At first I was isolated, I was self-employed, I lived in a remote area and did nothing but work and in my off hours I spent my time with my dog. I worked 7 days a week, only taking a day off if I was sick simply because I had nothing else to do. I have never minded being alone but after the N I was more comfortable with my own company that anywhere else which can be a really bad thing. Isolation is NOT the way to get over being uncomfortable socially. The more you do it the better you get at it. Like anything, if we don’t use a talent we are going to lose the ability and have to practice to stay proficient at it.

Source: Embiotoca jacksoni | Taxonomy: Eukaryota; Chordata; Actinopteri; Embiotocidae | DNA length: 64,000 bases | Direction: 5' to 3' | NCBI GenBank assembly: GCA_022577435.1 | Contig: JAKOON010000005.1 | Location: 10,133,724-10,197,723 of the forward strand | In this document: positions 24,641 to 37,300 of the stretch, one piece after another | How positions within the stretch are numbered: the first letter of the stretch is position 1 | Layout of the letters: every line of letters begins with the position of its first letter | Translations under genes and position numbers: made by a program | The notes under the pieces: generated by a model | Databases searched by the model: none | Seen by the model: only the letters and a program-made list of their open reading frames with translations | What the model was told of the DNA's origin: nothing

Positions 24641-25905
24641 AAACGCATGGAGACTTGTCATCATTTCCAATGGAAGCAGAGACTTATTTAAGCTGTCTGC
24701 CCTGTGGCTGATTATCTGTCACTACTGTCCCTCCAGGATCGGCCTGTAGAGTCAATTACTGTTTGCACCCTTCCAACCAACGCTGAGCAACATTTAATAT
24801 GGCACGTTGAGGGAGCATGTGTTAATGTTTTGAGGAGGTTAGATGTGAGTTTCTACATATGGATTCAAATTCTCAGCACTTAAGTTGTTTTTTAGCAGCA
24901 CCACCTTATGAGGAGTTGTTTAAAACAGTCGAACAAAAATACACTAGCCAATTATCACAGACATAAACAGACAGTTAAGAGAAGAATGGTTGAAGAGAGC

Just like I used to be an excellent cook, I never had a flop when I cooked, I would entertain all the time and cook dinners for a dozen or more people any time and people always raved about my cooking. While with the N we often didn’t live in a place conducive to entertaining, didn’t even have a kitchen for a period of time. All my tried and true recipes were “stolen” and over time I lost my ability to cook. I had forgotten how to season things, nothing ever tasted good, I lost my confidence and cooking was no longer a natural thing to do, I grew fearful of failing and consequently I would fail. I have found more and more I am able to cook a tasty meal but it always surprises me when I do whereas in the past I was shocked if something didn’t turn out. Use it or lose it.